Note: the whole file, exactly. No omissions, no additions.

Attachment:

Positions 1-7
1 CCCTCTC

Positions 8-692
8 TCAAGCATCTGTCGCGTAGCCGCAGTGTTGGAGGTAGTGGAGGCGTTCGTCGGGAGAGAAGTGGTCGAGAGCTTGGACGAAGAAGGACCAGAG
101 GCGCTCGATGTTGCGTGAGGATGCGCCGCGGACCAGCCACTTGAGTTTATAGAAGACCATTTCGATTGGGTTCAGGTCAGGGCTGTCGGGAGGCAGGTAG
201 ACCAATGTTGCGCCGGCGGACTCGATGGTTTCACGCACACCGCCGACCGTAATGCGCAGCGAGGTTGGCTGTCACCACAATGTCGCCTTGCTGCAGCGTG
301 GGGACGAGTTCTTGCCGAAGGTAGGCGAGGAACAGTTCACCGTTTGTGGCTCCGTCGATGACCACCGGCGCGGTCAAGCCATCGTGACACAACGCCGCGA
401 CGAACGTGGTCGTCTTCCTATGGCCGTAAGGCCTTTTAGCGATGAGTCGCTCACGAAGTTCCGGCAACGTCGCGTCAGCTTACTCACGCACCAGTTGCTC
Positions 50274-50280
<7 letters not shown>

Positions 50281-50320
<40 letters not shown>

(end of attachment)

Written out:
Positions 1-7
1 CCCTCTC

Positions 8-692
8 TCAAGCATCTGTCGCGTAGCCGCAGTGTTGGAGGTAGTGGAGGCGTTCGTCGGGAGAGAAGTGGTCGAGAGCTTGGACGAAGAAGGACCAGAG
101 GCGCTCGATGTTGCGTGAGGATGCGCCGCGGACCAGCCACTTGAGTTTATAGAAGACCATTTCGATTGGGTTCAGGTCAGGGCTGTCGGGAGGCAGGTAG
201 ACCAATGTTGCGCCGGCGGACTCGATGGTTTCACGCACACCGCCGACCGTAATGCGCAGCGAGGTTGGCTGTCACCACAATGTCGCCTTGCTGCAGCGTG
301 GGGACGAGTTCTTGCCGAAGGTAGGCGAGGAACAGTTCACCGTTTGTGGCTCCGTCGATGACCACCGGCGCGGTCAAGCCATCGTGACACAACGCCGCGA
401 CGAACGTGGTCGTCTTCCTATGGCCGTAAGGCCTTTTAGCGATGAGTCGCTCACGAAGTTCCGGCAACGTCGCGTCAGCTTACTCACGCACCAGTTGCTC
Positions 50274-50280
<7 letters not shown>

Positions 50281-50320
<40 letters not shown>